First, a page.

As the Fourth District Court of Appeal’s opinion in Marina Dodge, Inc. v. Quinn demonstrates, sometimes the hardest part of a lawsuit is getting the opposing party in court. In Quinn, the Court of Appeals found that the courts of Florida could not exercise personal jurisdiction over two New York auto-retailer corporations that had been sued following a motor vehicle accident in Broward County, Florida.
As noted above, Quinn followed a 2007 motor vehicle accident that led to the serious injury of one of the drivers. The injured driver, the plaintiff in this case, purchased the vehicle involved in the crash in New York four years earlier, when she was still a resident there. Sometime after this transaction but before the accident, the driver relocated to South Florida, where she now resides. After the crash, the seriously injured driver sued the other driver involved in the accident as well as Marina Dodge, Inc. and Webster Auto Brokers, Inc., two New York auto retailing corporations, in the Broward County Circuit Court. With respect to the auto retailers’ liability, the plaintiff argued that the vehicle she purchased in New York was defective and that the defective condition led to the accident and thus her injuries. The corporations both moved to have the claims against them dismissed, arguing that the courts of Florida could not exercise jurisdiction over them. The trial court, however, denied both motions, stating that the corporations had “continuous contact that took place over years with various entities sufficient to permit jurisdiction to lie in the State of Florida.”
Despite the trial court’s certainty on the question of jurisdiction, the Court of Appeal reversed in a unanimous decision. Generally, there are two ways for a plaintiff to show that a court has personal jurisdiction over an out-of-state defendant. First, one can show that the court had specific jurisdiction. For specific jurisdiction to exist, one must first show that the state’s long-arm-statute covers the acts at issue in the suit. If that prong is met, one must then show that there exist sufficient “minimum contacts” between the out-of-state defendant and the state where jurisdiction is sought. For there to be sufficient “minimum contacts,” one must generally demonstrate that the defendant “deliberately [engaged] in significant activities within a State or has created “continuing obligations” between himself and residents of the [state]” such that “he manifestly has availed himself of the privilege of conducting business there.”Burger King Corp. v. Rudzewicz, 471 U.S. 462, 475-76 (U.S. 1985) (internal quotations marks and citations omitted). Alternatively, one can show that general jurisdiction exists. Since the Florida long-arm-statute provision for general jurisdiction is read coextensively with the constitutional requirement for general jurisdiction, see Caiazzo v. Am. Royal Arts Corp., 73 So.3d 245, 250 (Fla. 4th DCA 2011) (pdf downloadable link), one must just show that the defendant engaged in “continuous, substantial, and systematic” contact with the state.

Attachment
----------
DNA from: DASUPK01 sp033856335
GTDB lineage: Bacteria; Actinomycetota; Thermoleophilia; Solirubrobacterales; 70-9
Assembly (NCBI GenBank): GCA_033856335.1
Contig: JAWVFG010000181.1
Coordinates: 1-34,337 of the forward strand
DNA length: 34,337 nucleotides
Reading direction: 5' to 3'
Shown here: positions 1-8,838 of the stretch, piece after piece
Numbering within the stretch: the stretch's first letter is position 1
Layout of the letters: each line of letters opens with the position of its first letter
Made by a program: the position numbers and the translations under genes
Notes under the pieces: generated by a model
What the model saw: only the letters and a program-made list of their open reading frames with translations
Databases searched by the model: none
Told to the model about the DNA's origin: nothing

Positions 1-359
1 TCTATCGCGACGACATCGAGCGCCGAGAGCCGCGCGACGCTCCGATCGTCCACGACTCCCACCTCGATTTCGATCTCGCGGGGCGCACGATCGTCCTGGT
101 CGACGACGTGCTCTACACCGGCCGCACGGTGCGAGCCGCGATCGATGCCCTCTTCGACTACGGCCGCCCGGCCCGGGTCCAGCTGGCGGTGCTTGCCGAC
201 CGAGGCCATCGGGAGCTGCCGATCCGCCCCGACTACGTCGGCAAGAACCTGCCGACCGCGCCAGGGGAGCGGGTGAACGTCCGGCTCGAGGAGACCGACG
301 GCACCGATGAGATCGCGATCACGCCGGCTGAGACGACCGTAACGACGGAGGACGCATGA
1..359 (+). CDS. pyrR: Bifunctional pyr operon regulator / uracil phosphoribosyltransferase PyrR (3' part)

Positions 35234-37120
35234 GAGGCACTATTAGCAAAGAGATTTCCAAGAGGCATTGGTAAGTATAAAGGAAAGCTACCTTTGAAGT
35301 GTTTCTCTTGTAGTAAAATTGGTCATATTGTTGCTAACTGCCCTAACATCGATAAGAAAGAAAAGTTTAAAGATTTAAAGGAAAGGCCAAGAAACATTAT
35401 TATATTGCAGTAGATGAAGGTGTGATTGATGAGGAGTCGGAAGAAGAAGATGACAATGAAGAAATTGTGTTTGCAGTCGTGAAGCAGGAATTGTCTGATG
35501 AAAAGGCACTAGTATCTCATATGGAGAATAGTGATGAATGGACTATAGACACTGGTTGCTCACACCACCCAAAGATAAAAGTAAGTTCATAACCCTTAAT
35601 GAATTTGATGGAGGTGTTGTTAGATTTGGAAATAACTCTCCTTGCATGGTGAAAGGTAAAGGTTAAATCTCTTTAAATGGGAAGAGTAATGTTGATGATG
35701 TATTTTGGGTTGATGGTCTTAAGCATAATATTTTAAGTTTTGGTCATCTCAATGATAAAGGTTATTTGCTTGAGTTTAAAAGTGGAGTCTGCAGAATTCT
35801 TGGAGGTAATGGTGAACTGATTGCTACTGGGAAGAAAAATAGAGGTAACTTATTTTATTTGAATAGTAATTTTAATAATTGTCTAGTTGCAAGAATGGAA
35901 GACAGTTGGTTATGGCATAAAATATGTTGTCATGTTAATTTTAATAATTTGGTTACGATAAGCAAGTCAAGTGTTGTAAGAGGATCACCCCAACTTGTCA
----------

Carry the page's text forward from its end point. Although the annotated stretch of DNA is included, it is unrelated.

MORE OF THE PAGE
After limited discovery, the trial court made four definitive findings in relation to the auto retailer’s contact to the state of Florida, which were as follows: internet purchases of nine vehicles from a Florida retailer between 2006 and 2009, five transactions with customers with extended warranties purchased in Florida on vehicles that the defendants serviced in New York, registration with an auto-auction business in Florida without any related sales or purchases pursuant to the contract, and receipt of three checks from the Florida subsidiary of a Delaware corporation that is engaged in auto financing arrangements.
The Court of Appeal held that these contacts collectively fell far below the standard necessary for a finding of specific jurisdiction. The court noted that the number of vehicles purchased was a pittance when compared to all the vehicles purchased by the corporations and that the particular vehicle at issue in this suit was not one of the few that had been purchased in Florida. Next, the court noted that work pursuant to the service warranties was fortuitous and not of a variety that was either solicited or performed through formal arrangements with entities in Florida. In addition, the financing arrangement was an attenuated contact through formal engagement with a parent corporation in Delaware, not Florida directly. Finally, although the corporation contracted with an auction business in Florida, the existence of the contract, without action on the contract manifested by purchases or sales, would be insufficient for purposes of finding jurisdiction. Accordingly, the court held that they were insufficient “minimum contacts” and, moreover, that the litigation did not arise out of or relate to these contacts. Since there was no specific jurisdiction, it followed that there was no general jurisdiction, since the burden for continuous, substantial, and systematic contact is greater than that necessary for a finding of specific jurisdiction.
While the plaintiff in Quinn could, in theory, take her claims to a court in New York that would have personal jurisdiction over the corporations, that is unlikely given the burden imposed by inter-state litigation. Even straightforward personal injury suits require a thorough understanding of the fundamental dynamics of litigation, especially with respect to essential requirements such as jurisdiction.
If you’ve been injured in a South Florida motor vehicle accident, you should get the advice of counsel experienced with personal injury litigation, whether or not you anticipate having claims against out-of-state parties. The South Florida injury attorneys at Frankl & Kominsky have the experience your suit demands and are prepared to hear your story. For a free case consultation, click here or call 1-855-800-8000.
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